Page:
Bisexual Slang Exists, But Doesn't Get Nearly As Much Exposure Or Credit As Other Slang In The LGBTQ Community
Could you define switch-hitting? A queen's threesome? Straight girl candy? Outside of the LGBT community, these terms aren't exactly common knowledge, but bisexual slang does exist, even though you might not know it from the lack of exposure. While gay and lesbian slang tends to make its way into the mainstream vernacular — you'd be hard-pressed to find a young person who hasn't thrown out a "yas" or "werk" at least once, and even my grandmother knows the difference between butch and femme lesbians — when it comes to the ways the bisexual community describes itself, most people are a bit lost, if they think about it at all.
Enter the latest episode of The Dirty Word, a self-described "sassy feminist linguistics show" airing online. Each episode tackles the intersection between language, gender, and pop culture, and this week, host Amanda Montell asked three bisexual guests to talk about slang in the community.
As a linguist, Montell usually looks into academic research on a subject before taping the segment. As she explained to her guests, though, she ran into trouble pretty much immediately. "I wasn't able to find much," she said. "Linguists have done studies on... how gay people and lesbian people construct their identities through slang, but there's not a lot on bisexual speech."
But that doesn't mean bisexual slang isn't out there. The episode's guests were armed with eight terms from the bisexual community, which Montell tried to define without any context. First up was "switch hitter," which should be familiar to any sports fans. In baseball, a switch hitter is someone who can swing from either side of the plate; in the LGBTQ community, it's someone who is interested in men and women.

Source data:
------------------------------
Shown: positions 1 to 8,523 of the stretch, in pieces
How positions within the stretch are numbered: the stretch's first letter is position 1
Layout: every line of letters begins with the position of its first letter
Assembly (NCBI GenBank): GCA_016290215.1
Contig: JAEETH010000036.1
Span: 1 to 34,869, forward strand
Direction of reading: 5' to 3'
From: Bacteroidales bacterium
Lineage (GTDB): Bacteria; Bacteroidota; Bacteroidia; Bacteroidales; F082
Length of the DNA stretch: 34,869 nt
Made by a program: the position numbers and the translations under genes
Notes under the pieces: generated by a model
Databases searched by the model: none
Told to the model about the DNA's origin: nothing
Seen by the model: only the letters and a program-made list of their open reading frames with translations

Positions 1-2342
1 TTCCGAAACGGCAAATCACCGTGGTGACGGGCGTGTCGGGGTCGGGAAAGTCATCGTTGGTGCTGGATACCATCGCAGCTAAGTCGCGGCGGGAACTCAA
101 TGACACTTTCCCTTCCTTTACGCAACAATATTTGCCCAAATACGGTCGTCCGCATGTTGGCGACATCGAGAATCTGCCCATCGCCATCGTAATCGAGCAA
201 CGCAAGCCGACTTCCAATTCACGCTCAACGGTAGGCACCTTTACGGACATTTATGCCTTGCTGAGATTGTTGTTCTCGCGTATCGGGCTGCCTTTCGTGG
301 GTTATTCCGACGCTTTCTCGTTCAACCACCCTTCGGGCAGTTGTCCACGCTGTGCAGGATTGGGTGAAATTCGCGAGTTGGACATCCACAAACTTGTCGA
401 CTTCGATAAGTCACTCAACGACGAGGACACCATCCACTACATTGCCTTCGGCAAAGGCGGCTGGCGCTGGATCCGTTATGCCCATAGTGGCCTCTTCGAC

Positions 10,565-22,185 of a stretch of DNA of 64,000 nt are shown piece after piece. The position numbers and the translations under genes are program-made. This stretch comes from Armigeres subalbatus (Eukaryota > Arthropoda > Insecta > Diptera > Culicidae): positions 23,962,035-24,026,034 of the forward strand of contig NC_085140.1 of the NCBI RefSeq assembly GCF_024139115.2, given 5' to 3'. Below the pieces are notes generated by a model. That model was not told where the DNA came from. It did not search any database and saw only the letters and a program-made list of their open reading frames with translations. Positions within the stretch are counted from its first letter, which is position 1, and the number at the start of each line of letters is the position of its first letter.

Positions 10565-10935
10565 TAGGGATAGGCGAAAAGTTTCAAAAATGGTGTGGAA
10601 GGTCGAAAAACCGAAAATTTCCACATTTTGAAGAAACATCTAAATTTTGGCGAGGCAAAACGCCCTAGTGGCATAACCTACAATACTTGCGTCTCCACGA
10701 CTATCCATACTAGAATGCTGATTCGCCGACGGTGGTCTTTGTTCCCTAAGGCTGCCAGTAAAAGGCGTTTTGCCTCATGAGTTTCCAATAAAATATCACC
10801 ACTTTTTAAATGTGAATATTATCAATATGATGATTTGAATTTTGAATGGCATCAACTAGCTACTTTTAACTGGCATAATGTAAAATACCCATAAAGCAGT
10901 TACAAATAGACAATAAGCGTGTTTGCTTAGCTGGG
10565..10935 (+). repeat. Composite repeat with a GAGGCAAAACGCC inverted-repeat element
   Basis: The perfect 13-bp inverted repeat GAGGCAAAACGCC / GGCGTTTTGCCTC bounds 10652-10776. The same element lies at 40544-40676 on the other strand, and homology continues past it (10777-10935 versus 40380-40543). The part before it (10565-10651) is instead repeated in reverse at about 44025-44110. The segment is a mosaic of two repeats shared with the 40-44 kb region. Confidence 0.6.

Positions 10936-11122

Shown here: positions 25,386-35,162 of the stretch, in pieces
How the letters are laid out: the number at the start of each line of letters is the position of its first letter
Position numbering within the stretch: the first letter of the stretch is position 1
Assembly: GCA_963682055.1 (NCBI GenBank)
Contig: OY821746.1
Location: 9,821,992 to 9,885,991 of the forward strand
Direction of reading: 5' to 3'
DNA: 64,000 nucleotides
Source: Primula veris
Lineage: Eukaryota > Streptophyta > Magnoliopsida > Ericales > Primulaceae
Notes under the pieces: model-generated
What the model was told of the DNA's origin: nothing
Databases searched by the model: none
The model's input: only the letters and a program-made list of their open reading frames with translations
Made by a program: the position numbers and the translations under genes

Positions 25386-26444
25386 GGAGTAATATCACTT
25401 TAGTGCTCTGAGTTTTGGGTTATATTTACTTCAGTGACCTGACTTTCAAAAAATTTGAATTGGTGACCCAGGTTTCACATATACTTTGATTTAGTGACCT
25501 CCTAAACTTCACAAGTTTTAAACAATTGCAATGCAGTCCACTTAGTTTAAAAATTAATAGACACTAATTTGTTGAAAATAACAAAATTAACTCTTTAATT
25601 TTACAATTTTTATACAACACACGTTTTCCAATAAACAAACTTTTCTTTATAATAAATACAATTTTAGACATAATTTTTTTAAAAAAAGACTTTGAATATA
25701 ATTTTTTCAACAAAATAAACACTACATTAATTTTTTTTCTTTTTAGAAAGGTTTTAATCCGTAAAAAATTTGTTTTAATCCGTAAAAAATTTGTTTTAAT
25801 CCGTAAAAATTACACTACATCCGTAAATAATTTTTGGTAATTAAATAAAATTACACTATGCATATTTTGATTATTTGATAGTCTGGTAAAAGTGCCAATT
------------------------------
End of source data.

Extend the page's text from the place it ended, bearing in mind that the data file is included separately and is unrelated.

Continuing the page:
Next was one of the most well-known bisexual terms: unicorn. Basically, this is a bisexual woman who wants a threesome with a heterosexual couple, no strings attached. The term "unicorn" refers to the fact that this situation is fairly rare compared to the number of couples looking for one.
The episode went on to define some true linguistic gems. (As I write this, I'm also scheming a way to incorporate "taco-blocking" into my daily vocabulary.) The final term, however, brought up a serious subject: bisexual erasure. Mondell compared it to a type of poem in which an existing text is altered. "Maybe erasure of sexuality is [when] certain parts of an identity are invisible or not talked about, and what's left is a kind of inaccurate portrayal," she said, hitting the nail precisely on the head.
According to most research, bisexual people actually make up the majority of the LGBT community. Unfortunately, their sexual preference is frequently dismissed or ignored by straight and queer people alike. As Mondell mentioned, little academic research focuses on bisexuality as anything more than an afterthought, and it is similarly erased in personal relationships. All too often, bisexual people are seen as too gay to be part of the straight community, and too straight to be LGBTQ. A bisexual man dating a woman, for example, may be told he is effectively straight, as if his relationship magically turned off his attraction to men. In my experience, many people assume that bisexual women don't want to admit to being lesbians, or that they're actually straight but claiming to be bisexual to titillate men.
This constant invalidation has consequences. According to the Human Rights Campaign, bisexual people reported depression at double the rates of heterosexual adults, and they're more likely to self-harm and think about suicide.
The good news is that things are improving. Twenty years ago, an eight-minute video about bisexual slang would have been unthinkable, but today, it's just one of many clips educating people about bisexuality. Check out the video below.